Constance Backhouse awarded prestigious Canadian research grant
ON NOV. 25 University Research Chair and university professor Constance Backhouse was awarded the Gold Medal for Achievement in Research by the Social Science and Humanities Research Council (SSHRC). She received the award for leadership and dedication in the fields of feminist history, human rights, legal history, and woman and law.
“When the University of Ottawa first indicated to me that they would like to put my name forward I explained to them that there was no way on earth that I could possibly win,” said Backhouse, professor of law at the U of O. “It was their tenacity, rather than my optimism, which created the nomination, so I was extremely surprised I had been named the gold medallist.”
The mandate of the SSHRC is to support post-secondary research and training in the humanities and social sciences. The SSHRC’s annual award strives to recognize leadership, dedication, originality in the field of study, and the cultural and intellectual impact of a nominee’s work in Canadian society.
“It is a very high honour for a Canadian researcher to win one of these awards,” said Gordana Krcevinac, director of research training at the SSHRC. “The committee that is put in place to adjudicate these [nominees] really only has a handful of applications each year and that is because it is extremely competitive.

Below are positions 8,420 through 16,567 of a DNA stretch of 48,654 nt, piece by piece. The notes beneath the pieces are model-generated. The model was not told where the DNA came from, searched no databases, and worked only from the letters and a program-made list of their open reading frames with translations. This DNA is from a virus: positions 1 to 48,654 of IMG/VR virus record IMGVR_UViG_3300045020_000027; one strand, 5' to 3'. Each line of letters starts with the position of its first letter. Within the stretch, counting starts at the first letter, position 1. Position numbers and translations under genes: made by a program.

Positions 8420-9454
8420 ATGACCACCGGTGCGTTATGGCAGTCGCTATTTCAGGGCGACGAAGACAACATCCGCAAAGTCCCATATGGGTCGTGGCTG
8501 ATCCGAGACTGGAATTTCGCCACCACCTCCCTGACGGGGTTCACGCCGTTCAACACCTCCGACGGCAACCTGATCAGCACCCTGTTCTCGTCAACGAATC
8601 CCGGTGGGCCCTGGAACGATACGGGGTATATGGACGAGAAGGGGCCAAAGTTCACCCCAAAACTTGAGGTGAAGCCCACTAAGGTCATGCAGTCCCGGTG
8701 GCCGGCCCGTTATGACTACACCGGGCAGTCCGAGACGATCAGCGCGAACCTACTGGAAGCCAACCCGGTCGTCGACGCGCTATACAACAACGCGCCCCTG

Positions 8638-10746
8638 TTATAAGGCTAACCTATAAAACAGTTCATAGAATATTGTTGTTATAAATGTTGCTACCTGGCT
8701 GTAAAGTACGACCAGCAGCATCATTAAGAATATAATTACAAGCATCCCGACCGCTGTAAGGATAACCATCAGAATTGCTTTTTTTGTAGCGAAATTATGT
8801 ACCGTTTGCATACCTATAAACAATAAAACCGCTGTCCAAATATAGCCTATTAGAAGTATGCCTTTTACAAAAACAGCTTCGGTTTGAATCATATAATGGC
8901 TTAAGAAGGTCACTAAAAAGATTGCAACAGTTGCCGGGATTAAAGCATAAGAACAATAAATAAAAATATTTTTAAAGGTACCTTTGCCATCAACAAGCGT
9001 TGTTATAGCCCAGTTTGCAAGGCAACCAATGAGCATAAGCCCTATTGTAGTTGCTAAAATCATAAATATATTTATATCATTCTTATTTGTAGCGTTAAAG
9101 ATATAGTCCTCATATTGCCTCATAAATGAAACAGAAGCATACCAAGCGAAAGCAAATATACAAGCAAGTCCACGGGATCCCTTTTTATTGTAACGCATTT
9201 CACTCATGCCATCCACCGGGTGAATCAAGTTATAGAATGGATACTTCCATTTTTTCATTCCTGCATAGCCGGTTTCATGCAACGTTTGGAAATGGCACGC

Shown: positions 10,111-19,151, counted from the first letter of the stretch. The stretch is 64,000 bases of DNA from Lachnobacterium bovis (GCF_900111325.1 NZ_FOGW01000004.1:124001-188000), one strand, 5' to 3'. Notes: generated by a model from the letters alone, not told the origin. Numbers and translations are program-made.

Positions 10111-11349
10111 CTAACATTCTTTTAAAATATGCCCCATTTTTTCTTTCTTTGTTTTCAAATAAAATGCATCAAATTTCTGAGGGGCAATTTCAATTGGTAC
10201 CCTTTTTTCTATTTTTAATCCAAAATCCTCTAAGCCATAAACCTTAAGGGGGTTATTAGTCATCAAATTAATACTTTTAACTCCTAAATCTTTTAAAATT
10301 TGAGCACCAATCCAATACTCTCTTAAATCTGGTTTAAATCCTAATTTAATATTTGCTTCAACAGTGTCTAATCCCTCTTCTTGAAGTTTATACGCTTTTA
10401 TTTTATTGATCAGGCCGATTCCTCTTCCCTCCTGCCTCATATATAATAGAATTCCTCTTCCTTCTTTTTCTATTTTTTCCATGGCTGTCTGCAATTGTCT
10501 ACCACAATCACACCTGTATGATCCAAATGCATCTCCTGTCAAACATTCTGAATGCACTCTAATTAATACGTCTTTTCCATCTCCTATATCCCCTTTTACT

“[The committee] is looking for exceptional quality in the nominees [through] research achievement, evidence the nominee has outstanding commitment, creativity, and has made an effort to share the research that has been produced in academia and beyond,” she added.
“Their contribution in terms of research results for Canadian society is really important, [along with] the international stature and contribution the nominee has made. Constance embodies all of [those qualities].”
The award consists of $100,000 to assist the researcher in their area of study, available over a period of five years.
“I am a feminist and have been a feminist activist for many decades, so it was a natural thing to focus my research on women,” said Backhouse. “[Women] are crosscut by issues of race, class, sexual identity, and disability. I have expanded my research beyond the issue of gender into some of these other areas. I research the history of law and I am always looking for stories of individuals who have experienced discrimination or injustice and who have resisted and stood up within the legal system.”
Backhouse believes it is important to discover these stories of men and women who have resisted discrimination, because it inspires future generations to continue to challenge these inequalities.
“I love my work, and I think if I had more time to myself what I would do celebrate it more often,” said Backhouse. “[Celebrate] not only the winning of awards more often, but the valiant bravery of those in Canadian history and today who are fighting for greater justice across our world.”